5 Foods That Are Worth Buying Organic

Friday, February 7, 2020, in Nutrition, Advice by

Should you be buying organic? There’s a real difference between organic and conventionally grown foods when it comes to nutrition, safety and price. The organic food aisle can be tricky to navigate – not to mention, costly – but there are a few organic and pesticide-free products that are certainly worth the investment.

What does organic mean?
Organically grown food is produced using farming systems that don’t use synthetic pesticides or genetic modification. People buy organically-grown foods for a number of reasons including concerns about pesticides, additives, antibiotics and other chemical residues. While in Australia pesticide residue in and on foods is carefully monitored, many people still believe organic foods are safer.

Is organic food healthier?
There’s little evidence to suggest that organic food is nutritionally better than conventionally-grown produce, especially in relation to fresh fruit and veg – and if they do show higher nutrient levels, results are not significant. One thing’s for sure, nutritional value of foods (organic or conventional) is variable depending on variations in growing seasons, ripeness of food and time of harvest.

1. EGGS AND CHICKEN

Have you ever cracked an organic or homegrown egg? It’s believed that free range and organic chickens have a more varied diet which produces a deep orange coloured yolk – although, studies have shown they do not have a significantly higher nutritional profile. Organically farmed chickens and eggs have to comply with certain guidelines that indicate the chickens be fed with certified organic feed; are not given any growth hormones; and have an outdoor density restriction so they’re not cramped together. Free-range chicken and eggs come a close second to organic, so aim to choose happy chooks and eggs over barn-laid or caged.

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2. BERRIES 

Berries are a glorious group of superfoods, however some reports show they can retain pesticide residue, mainly due to their porous and textured skin. Washing them thoroughly should remove most residues, but going organic is best to avoid pesticide exposure. If fresh berries will break the budget, opt for snap frozen organic berries.

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3. APPLES

An apple a day keeps the doctor away, right? Unfortunately apples are one of the most highly sprayed crops due to the pesticide spraying process which involves coating both the leaves and the fruit. But don’t let that scare you off, apples are an incredibly healthy snack and rich in important antioxidants and dietary fibre. If organic is not an option, look for Australian grown apples and wash thoroughly. Avoid imported varieties which may have higher levels of pesticide residue.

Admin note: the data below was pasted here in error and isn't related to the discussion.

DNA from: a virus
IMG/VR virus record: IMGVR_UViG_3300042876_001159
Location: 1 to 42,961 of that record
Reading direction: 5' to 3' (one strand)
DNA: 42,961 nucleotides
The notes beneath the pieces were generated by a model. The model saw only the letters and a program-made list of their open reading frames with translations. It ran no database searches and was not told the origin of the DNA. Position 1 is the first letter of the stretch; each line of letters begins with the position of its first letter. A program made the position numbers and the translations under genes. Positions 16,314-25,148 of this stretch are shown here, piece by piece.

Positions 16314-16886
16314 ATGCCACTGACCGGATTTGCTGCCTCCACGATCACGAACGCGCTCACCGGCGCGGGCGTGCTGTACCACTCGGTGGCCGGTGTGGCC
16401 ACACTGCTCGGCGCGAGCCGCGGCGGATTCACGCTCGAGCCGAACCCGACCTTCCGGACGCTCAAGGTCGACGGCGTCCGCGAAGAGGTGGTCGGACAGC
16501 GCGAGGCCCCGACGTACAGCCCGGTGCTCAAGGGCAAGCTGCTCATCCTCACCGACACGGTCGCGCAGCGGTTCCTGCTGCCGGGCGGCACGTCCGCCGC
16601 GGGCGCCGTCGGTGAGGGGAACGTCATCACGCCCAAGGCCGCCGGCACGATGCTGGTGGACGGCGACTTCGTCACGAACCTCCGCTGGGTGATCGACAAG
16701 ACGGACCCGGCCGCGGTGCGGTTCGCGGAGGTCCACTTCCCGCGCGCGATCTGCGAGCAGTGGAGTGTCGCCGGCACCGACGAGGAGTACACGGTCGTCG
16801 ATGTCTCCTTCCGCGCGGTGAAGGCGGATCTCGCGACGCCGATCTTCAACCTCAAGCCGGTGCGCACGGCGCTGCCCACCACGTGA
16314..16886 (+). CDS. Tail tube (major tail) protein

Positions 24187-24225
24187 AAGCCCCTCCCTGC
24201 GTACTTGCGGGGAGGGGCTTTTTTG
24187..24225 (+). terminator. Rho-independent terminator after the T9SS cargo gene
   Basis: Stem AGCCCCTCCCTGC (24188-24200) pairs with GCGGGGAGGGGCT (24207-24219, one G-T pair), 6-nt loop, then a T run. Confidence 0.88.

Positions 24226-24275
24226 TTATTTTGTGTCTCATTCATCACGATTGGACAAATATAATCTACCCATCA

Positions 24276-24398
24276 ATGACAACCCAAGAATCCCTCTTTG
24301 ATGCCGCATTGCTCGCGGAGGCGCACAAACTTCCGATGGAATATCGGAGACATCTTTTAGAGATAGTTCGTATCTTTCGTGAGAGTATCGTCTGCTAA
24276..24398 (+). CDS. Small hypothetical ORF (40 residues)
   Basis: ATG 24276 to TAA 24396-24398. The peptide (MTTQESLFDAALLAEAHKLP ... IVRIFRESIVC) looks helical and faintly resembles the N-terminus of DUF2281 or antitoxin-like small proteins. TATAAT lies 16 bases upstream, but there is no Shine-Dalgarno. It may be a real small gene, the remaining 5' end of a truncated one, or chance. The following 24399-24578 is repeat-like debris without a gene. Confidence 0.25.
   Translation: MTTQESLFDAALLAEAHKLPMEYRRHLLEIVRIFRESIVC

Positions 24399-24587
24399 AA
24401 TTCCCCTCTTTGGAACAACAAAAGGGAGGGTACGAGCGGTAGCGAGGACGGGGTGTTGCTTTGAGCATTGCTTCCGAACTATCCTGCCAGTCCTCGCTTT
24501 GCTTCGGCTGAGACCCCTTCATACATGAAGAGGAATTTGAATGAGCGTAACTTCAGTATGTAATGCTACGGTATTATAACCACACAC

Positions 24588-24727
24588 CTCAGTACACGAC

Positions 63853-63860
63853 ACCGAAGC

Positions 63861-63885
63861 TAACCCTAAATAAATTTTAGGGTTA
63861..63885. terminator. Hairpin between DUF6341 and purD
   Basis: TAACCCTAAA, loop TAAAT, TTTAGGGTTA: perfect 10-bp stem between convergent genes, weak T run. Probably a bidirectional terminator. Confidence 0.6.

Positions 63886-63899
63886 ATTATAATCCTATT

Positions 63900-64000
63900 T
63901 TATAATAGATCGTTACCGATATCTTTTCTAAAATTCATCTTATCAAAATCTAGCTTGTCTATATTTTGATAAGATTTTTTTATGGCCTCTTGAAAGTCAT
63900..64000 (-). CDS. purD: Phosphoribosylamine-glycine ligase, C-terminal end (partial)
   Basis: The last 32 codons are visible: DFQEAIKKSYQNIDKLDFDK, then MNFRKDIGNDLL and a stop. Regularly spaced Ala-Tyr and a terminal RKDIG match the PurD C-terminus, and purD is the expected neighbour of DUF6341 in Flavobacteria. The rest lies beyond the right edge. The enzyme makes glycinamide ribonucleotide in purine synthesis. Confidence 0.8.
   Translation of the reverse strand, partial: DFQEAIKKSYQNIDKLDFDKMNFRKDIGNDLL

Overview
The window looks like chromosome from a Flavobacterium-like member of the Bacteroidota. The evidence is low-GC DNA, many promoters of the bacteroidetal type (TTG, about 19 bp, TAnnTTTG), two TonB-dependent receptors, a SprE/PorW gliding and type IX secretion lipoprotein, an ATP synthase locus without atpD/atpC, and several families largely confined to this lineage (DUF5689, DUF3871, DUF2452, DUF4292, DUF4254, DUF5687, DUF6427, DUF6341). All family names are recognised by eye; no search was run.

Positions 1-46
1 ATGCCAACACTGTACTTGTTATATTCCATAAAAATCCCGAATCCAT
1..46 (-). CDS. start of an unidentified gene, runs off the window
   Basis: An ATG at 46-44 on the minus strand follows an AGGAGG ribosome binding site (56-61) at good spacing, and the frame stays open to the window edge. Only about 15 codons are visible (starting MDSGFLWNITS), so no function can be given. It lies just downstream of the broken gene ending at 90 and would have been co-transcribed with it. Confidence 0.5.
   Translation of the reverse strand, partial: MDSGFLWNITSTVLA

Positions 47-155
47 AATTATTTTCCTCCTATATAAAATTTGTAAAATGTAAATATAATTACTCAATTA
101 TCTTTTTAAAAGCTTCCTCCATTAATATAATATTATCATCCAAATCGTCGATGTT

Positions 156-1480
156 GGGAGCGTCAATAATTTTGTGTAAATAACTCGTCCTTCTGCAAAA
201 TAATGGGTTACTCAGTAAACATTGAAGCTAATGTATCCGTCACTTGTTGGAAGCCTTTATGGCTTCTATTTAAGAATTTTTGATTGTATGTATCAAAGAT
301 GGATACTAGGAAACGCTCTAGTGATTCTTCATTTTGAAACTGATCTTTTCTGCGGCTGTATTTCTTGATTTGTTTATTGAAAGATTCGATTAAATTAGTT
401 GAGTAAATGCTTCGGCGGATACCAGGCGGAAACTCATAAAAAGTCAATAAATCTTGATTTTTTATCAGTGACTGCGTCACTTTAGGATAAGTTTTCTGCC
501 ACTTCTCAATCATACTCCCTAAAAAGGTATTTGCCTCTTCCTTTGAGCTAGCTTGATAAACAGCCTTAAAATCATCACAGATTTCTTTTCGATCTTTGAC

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4. KALE

Kale is one of the newer superfoods on the block. It’s rich in antioxidants, essential vitamins and minerals, however according to the Environmental Working Group report (based on annual testing by the USDA), conventionally grown kale has been shown to be contaminated with concentrations of organophospahte insecticides. These insecticides have been linked to developmental effects such as behavioural problems and lower cognitive function. Choose organic kale where possible – most supermarkets now have this option – or wash thoroughly before eating.

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5. DRIED FRUIT

Organic dried fruit is free of sulphites – a type of preservative used in some foods, drinks and occasionally medication. While sulphite use in Australia is monitored and safe, excessive amounts has been linked to allergies like asthma. Where possible, choose sulphite-free or organic dried fruit.

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Whether you choose organic or not, the most important thing is that you’re consuming a large variety of plant-based foods to support a healthy diet. When it comes to fresh produce, choose the best you can afford; always wash fruit and veggies before eating; and aim for local, sustainable produce. Better yet, start your own veggie garden!

Lucy Beaumont is a health and fitness nut who believes in moderation and balance. She is a registered Nutritionist (BHSc), Pilates instructor and health and fitness writer. Lucy works in private clinical practice, in corporate health, teaches Pilates at several Sydney studios and writes for several print and online media platforms.

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